Tuesday, August 22, 2017

Alannah Tomkins's "Medical Misadventure"

Alannah Tomkins is a Professor in History at Keele University.

She applied the “Page 99 Test” to her new book, Medical Misadventure in an Age of Professionalisation, 1780-1890, and reported the following:
Medical Misadventure is a book about the ways that professionalising doctors disappointed themselves and others in their attempts to become successful practitioners. Page 99 reflects this intention poignantly, as it falls in a chapter about professional disappointment among men who accepted postings in the Indian Medical Service (IMS).

The IMS had the advantage of offering qualified practitioners a reliable salary at a time when the rewards of medicine could be very uncertain. The British profession was heavily overstocked in the first half of the nineteenth century, so a medical degree might be a pathway to poverty rather than to a lucrative career. In this context a guaranteed income in one’s own preferred field of employment might look attractive; but service in India carried penalties too. It demanded an enforced removal from Britain for years at a time. Entitlement to leave might only come after nine or ten years in post, and the ability to take advantage of that entitlement might depend on the doctor’s having saved enough money to afford it. Men had to supply their own servants – an essential lifestyle feature for the British in India – and find that their salary was dependable but meagre in context. Page 99 dwells on these points, and later pages flag additional drawbacks. Frequent changes of posting meant that friendships could be fleeting and unsatisfactory, rivalries with fellow doctors for well-paid work could be intense, and the risk of dying in Asia was relatively high.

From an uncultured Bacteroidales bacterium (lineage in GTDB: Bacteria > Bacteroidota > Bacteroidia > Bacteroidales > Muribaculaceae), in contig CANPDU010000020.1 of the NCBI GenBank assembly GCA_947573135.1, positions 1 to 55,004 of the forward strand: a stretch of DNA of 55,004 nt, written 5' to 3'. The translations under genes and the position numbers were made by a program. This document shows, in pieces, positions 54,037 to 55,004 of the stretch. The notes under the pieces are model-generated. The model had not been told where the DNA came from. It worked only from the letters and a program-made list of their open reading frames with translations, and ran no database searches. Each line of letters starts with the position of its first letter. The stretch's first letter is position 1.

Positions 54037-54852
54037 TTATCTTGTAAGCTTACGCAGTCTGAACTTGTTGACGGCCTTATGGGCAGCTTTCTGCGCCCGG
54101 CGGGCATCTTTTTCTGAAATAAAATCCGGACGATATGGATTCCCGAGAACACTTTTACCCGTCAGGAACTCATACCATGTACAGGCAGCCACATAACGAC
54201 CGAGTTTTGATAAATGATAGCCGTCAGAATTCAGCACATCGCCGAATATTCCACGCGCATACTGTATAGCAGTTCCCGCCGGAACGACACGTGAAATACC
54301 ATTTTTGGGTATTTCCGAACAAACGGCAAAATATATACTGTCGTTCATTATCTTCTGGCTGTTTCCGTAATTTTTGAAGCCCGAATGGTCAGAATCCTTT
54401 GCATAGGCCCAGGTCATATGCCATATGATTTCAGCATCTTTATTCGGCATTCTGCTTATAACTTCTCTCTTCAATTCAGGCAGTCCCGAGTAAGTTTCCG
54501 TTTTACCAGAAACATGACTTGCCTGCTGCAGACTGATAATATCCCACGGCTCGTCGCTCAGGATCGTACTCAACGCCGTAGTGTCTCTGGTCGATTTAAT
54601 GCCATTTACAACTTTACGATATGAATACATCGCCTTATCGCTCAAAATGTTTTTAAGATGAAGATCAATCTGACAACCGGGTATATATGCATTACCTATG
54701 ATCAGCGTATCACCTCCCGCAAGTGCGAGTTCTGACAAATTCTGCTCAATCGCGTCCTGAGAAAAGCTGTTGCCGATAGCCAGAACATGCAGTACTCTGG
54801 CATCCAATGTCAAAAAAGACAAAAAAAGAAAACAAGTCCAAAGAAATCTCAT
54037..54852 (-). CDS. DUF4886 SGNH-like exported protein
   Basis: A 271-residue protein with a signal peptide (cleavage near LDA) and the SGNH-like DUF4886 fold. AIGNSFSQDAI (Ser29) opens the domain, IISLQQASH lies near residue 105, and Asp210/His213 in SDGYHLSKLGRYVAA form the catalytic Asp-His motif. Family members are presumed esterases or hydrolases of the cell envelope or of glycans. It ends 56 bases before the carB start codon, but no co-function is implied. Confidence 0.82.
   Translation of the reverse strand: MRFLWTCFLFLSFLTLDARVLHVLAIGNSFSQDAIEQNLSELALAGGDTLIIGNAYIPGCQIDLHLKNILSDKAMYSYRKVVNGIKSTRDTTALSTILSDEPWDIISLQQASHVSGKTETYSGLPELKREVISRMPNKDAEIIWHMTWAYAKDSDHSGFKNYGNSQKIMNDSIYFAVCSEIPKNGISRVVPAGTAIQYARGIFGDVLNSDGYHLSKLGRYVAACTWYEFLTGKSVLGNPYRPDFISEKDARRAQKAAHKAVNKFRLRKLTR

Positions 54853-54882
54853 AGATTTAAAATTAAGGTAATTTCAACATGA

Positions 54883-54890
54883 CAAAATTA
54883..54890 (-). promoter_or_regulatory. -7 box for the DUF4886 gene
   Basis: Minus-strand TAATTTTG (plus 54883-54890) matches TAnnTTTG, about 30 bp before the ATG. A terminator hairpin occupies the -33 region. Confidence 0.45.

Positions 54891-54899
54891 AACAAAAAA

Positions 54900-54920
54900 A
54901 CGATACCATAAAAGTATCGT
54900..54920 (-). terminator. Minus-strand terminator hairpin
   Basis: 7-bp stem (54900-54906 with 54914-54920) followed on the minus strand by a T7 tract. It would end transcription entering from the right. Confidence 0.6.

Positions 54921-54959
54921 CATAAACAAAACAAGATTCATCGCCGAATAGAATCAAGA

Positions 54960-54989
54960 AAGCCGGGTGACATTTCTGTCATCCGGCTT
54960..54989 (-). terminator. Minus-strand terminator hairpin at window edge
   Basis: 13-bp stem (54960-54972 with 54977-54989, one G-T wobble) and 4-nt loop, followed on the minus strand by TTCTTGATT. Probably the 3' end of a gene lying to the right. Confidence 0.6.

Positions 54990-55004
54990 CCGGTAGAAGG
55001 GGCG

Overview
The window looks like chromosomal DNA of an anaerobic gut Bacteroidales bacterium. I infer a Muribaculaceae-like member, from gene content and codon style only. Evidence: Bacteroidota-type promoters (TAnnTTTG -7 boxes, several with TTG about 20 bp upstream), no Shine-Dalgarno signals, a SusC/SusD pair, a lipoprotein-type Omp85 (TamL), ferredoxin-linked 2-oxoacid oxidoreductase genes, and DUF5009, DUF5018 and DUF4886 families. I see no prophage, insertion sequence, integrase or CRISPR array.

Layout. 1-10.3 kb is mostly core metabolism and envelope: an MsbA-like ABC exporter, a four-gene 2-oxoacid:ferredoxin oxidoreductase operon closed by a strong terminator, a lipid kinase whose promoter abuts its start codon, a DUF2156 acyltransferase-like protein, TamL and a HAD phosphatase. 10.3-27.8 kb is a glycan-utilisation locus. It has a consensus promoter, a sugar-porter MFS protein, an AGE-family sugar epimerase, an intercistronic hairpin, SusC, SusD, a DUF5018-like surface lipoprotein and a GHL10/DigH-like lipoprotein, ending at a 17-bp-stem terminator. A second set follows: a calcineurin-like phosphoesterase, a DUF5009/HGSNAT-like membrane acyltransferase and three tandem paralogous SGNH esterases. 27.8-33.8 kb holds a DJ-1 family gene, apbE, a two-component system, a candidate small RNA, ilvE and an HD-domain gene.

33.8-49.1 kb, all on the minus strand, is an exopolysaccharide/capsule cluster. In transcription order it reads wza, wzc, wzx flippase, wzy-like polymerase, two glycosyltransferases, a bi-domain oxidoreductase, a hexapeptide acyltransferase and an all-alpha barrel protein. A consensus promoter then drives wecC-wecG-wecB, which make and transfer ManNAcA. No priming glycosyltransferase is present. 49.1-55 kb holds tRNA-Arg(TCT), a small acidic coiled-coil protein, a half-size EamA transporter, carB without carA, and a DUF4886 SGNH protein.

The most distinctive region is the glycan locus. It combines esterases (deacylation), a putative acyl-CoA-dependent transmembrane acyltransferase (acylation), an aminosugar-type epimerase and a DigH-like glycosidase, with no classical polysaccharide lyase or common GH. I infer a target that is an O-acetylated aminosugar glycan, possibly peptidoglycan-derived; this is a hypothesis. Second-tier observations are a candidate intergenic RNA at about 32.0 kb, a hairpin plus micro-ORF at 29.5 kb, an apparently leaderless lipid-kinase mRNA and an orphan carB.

These reflections on professionalising medicine are important because, to date, the historical narrative has placed strong emphasis on success and progress rather than failure and disappointment. Doctors might have met every increasing expectation, from within and without the profession, with dignity and competence; however, lots of men suffered temporary setback or permanent curtailment of their careers in the attempt to become the perfect professional. This book tells their stories and urges for a more prominent place for understandable human failure in medicine, both past and present.
Learn more about Medical Misadventure at the publisher's website.

--Marshal Zeringue